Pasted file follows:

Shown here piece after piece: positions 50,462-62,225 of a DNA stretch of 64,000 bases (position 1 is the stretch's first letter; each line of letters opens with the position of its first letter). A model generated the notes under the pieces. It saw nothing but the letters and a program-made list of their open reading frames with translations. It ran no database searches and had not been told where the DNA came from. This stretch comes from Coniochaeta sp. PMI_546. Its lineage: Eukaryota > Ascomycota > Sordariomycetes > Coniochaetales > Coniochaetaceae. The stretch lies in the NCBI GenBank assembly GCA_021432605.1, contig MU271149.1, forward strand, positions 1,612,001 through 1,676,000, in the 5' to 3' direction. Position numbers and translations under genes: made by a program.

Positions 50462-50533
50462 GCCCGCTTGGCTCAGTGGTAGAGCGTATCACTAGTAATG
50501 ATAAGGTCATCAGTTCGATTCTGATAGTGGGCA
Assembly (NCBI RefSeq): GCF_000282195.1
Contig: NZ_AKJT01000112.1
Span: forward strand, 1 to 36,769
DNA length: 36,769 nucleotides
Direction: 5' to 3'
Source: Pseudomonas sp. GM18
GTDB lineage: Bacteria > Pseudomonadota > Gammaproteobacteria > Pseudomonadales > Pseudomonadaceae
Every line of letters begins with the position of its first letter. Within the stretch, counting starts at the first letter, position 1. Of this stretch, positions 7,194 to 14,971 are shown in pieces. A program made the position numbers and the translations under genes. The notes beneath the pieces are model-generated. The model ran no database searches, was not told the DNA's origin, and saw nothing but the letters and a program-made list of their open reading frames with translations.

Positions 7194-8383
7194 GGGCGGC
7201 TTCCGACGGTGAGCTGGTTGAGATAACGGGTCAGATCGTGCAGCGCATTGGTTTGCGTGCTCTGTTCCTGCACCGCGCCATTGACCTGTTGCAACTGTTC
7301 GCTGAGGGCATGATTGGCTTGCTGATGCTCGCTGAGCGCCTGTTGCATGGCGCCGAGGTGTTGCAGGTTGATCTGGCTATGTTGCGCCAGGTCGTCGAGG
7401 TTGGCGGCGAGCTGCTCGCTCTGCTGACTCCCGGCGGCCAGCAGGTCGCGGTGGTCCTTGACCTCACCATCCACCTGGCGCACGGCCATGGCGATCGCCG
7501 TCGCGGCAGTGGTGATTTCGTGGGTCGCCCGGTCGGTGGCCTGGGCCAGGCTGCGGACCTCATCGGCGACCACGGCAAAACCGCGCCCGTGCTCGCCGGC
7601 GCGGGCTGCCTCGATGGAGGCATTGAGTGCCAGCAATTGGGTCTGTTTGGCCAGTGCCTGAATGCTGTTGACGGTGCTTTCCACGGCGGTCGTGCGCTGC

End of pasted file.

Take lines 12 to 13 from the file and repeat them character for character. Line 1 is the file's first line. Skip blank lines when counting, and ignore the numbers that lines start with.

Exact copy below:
Every line of letters begins with the position of its first letter. Within the stretch, counting starts at the first letter, position 1. Of this stretch, positions 7,194 to 14,971 are shown in pieces. A program made the position numbers and the translations under genes. The notes beneath the pieces are model-generated. The model ran no database searches, was not told the DNA's origin, and saw nothing but the letters and a program-made list of their open reading frames with translations.

Positions 7194-8383